The past and the present illustrate the above-stated fact only too well. In many cases, our scientific experts deduced logically through the data available at that time, that certain chemicals and processes were harmless to humanity and assured us of their safety. Yet today, we are faced with the tragic effects of certain medically prescribed drugs which actually damaged the health of persons who used them, environmental pollution and other ugly monsters that humankind has created.
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What is Reality? – Part 2 (Measurement and Reality)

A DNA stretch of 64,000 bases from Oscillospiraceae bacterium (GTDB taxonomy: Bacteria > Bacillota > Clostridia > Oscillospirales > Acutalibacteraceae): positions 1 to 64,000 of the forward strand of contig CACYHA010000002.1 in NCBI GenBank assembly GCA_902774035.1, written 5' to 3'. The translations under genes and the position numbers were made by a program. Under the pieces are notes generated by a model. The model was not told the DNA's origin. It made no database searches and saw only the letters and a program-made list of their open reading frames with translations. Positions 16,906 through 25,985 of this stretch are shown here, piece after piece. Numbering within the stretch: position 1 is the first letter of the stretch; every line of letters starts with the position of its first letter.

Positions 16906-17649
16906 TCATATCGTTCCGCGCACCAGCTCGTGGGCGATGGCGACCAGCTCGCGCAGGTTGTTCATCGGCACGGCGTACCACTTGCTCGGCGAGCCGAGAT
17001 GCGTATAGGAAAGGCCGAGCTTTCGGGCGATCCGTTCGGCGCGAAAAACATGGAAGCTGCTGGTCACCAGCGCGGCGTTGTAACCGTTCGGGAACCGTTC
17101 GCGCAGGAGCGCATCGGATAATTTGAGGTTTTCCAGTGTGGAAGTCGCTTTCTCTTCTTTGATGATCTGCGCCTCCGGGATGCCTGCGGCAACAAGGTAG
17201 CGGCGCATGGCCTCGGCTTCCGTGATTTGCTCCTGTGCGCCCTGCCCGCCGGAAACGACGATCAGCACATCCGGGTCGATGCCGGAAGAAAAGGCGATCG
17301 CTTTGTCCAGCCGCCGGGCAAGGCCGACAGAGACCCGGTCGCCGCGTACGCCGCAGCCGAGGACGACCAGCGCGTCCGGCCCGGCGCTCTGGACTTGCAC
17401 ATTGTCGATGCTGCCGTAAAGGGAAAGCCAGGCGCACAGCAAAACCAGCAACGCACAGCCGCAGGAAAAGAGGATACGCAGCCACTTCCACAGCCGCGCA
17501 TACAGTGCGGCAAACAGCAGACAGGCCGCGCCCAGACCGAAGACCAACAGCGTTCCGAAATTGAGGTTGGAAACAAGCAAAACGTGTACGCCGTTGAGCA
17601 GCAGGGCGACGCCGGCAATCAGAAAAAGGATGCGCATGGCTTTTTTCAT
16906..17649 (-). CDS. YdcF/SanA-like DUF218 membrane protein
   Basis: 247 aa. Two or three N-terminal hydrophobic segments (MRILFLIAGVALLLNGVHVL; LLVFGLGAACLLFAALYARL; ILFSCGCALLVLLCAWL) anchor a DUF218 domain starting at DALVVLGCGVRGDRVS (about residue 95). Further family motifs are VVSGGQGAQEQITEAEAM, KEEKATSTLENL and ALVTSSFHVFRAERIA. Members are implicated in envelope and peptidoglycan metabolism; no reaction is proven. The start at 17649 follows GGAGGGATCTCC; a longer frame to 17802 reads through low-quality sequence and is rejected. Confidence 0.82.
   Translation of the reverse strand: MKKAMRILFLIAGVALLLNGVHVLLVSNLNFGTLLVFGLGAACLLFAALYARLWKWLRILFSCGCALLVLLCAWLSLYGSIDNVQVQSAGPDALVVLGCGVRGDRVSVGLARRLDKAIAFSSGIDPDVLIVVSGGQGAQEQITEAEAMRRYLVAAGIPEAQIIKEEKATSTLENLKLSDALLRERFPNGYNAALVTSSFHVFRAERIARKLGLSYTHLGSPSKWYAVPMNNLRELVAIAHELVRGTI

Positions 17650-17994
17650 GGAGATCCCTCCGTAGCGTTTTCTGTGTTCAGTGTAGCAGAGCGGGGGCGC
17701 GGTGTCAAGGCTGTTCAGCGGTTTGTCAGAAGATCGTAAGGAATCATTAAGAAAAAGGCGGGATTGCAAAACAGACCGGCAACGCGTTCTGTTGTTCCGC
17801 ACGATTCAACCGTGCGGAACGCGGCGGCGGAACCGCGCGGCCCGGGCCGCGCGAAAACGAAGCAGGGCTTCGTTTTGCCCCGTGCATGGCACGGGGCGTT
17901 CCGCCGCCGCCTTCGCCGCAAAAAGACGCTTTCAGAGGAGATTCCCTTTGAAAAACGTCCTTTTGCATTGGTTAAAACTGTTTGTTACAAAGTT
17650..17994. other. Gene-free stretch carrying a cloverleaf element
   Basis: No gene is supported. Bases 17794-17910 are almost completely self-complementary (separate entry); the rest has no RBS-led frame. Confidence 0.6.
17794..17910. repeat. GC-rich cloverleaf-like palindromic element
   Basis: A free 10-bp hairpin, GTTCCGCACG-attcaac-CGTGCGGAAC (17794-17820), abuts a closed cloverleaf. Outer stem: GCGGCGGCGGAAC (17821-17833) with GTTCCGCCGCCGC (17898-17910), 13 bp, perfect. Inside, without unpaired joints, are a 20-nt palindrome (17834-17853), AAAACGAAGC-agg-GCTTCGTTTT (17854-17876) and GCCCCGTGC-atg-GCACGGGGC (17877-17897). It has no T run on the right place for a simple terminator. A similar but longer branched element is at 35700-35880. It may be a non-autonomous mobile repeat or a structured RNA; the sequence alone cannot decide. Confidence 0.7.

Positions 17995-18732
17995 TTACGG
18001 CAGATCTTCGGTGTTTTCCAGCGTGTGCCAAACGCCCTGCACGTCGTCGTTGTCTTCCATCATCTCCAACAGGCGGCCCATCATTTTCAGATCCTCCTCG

If something can be measured, whether directly or indirectly, is it real? According to Heisenberg's Uncertainty Principle, if energy has to be added to or taken from a system to implement the measuring process, as is generally the case, then this energy causes a change in the variable that is to be measured so that the value of the variable is no longer what it was before the attempt was made to measure it. In other words, the measuring process itself generally introduces an error into the measurement. For the measurement of macroscopic values, the energy change due to the measuring process is negligible and the error may be ignored. However, for the measurement of microscopic values, the Uncertainty Principle becomes critical and a substantial error may be introduced into the measurement.